With a couple of days good weather forecast I thought it was a perfect opportunity to return to one of my new favourite places – the Ardnamurchan peninsula Although I was tempted to just go and climb the Moidart Corbetts again, I decided to try something different. I didn’t get away as early as I wanted but there was plenty of daylight so no need to worry
Monday 24th July
Callop Corbetts – Druim Tarsuinn, Sgurr Ghiubhsachain & Sgorr Craobh a’ Chaorainn
I arrived at the parking spot off the minor road to Callop at 10 and it was already very warm. Leaving my car in the shade I changed into shorts, put boots on and I headed off down the track towards the cottages.
Despite the heat it was easy walking although sweat was pouring off me A very trusting friend had lent me his awesome DSLR and I was excited about taking this camera for a spin. But my goodness it was a lot of extra weight to carry
Looking back to the cottage at Callop and the Glenfinnan Hills behind
Past the cottages the track sloped uphill gradually but the views were already fantastic.
I was making good progress and before long arrived at the dam which was surrounded by Scots pine woodland that looked very fine. Through the gate the track morphed into a path and although distinct it was muddy and slippery in places and I was getting dirty
This path climbed around the end of the Meall na Cuartaige ridge (my descent route for later) before flattening out for a few more kilometres. As I walked along this pass I could the imposing Meall Mor ahead. My route would take me up there….a daunting prospect as I dragged my already tired self along
As I started the descent into Cona Glen I met two people coming up! I think they were as surprised to see me as I was them. They were on their way from Ardgour to Glenfinnan so had obviously had a much earlier start than me
The path disappeared as I made my way downwards so I vaguely followed a stream and my nose down to the river. I checked my route ahead – it looked like I could just follow the river and the gorge up to the ridge.
Looking back to Meall nan Damh
I easily crossed the Cona burn, squelched my way past the weird shaped plantation and headed uphill. It was very sheltered and there were all manner of biting insects around which encouraged me to keep moving. As I climbed higher it became more exposed and the breeze kept the beasties at bay.
I followed the gorge initially and there were waterfalls and chances to top up water supplies which were already running alarmingly low.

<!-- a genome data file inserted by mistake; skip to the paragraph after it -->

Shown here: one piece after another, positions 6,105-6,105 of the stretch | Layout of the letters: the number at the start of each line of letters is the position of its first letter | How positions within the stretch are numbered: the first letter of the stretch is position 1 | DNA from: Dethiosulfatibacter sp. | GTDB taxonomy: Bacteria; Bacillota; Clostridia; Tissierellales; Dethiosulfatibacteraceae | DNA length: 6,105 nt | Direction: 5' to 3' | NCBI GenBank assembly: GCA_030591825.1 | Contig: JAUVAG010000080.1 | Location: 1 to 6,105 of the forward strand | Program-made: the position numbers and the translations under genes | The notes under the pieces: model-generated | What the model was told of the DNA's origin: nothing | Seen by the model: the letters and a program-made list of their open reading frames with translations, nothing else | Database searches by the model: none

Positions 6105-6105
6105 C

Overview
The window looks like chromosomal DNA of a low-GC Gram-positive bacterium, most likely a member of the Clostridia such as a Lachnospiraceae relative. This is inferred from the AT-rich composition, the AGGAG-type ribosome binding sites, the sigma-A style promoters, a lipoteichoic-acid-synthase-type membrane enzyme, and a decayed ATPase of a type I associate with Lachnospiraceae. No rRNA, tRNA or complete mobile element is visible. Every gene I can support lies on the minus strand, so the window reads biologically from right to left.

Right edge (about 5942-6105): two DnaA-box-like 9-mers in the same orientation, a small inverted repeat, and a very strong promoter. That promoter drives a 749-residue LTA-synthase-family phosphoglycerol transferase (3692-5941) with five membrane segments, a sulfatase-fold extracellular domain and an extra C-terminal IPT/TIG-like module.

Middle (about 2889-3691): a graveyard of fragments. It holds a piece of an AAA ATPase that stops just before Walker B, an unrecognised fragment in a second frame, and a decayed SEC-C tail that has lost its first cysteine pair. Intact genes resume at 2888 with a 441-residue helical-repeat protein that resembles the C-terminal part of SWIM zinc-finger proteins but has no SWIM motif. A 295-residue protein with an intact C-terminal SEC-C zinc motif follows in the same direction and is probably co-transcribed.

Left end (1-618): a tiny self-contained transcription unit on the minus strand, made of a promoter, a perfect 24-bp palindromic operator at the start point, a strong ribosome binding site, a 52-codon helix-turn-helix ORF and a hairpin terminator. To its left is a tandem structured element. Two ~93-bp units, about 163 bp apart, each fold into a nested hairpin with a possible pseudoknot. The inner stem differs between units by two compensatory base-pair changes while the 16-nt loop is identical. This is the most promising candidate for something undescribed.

Looking back from further up
Soon the going became easier higher up and I followed a progressively narrowing shoulder up to the ridge of Meall Mor. I was shattered but it was a relief to finally be on a ridge – hopefully the walking would be easier from now on…
Looking across the glen towards Sgurr Ghuibhsachain and Sgorr Craobh a’ Chaorainn
After a quick breather and reapplication of sun cream I continued along the ridge, following the lines of fence posts over a few lumps and bumps and finally rising to the summit of Druim Tarsuinn. I reckon the views were probably worth the effort…
Back along the ridge towards Meall Mor and Ben Nevis behind
I had a wee break here, taking on plenty of fluids and some munchies. It was also a good opportunity to try out some different lenses. I was totally loving my new toy
Druim Tarsuinn summit
I could see the Cuillin ridge poking out behind Meall nan Creag Leac and Beinn Odhar Mhor
The magnificent Moidart hills
This could be Beinn Resipol
South towards Sunart
Ben Nevis and the Mamores
Cona pass and Gulvain behind
Targets 2 and 3 from further on around the ridge
Looking down Cona Glen
It was time to get a move on, I followed the ridge around and down to Bealach an Sgriodain, then up and over to Bealach Scamodale. It was a steep descent and I found possibly the most pointless gate at the bottom
The ascent to Meall nan Creag Leac looked steep….
Making my way slowly upwards I stopped for a wee photo….Loch Shiel sparkling
And eventually made the ridge. Here I left the fenceposts and followed the ridge towards Sgurr Ghiubhsachain. It was tough work and there were so many false summits I was beginning to wonder if the top really existed
But eventually I was greeted by the large summit cairn. Relieved I sat down to enjoy my sandwiches and play around with the camera.
Sgurr Ghiubhsachain summit
The Harry Potter bridge and the Glenfinnan Hills
Ahead to Sgorr Craobh a’ Chaorainn
I was able to see the Cuillin ridge in between two pointy hills. A perfectly placed hill
Nevis with more zoom
Loch Shiel with more zoom
After a good break I set off again – there was a long way to go Picking my way inbetween and across slabs I made my way carefully down to the bealach towards target number three – Sgorr Craobh a’ Chaorainn.
It was beginning to look like more of a climb
Looking back to Sgurr Ghiubhsachain
It was fairly easy until the final climb – as suggested a rising traverse to the right gained easy ground and it was a simple climb to the final summit of the day. Knackered but happy I enjoyed the summit views.
Sgorr Craobh a’ Chaorainn summit
Braigh nan Uamhachan & Gulvain
Out to Skye
Looking back to Sgurr Ghiubhsachain
I was enjoying them so much and everything was going so swimmingly that it was time for a classic navigational error. In my own little world I wandered off down a ridge before realising that I was going in the wrong direction…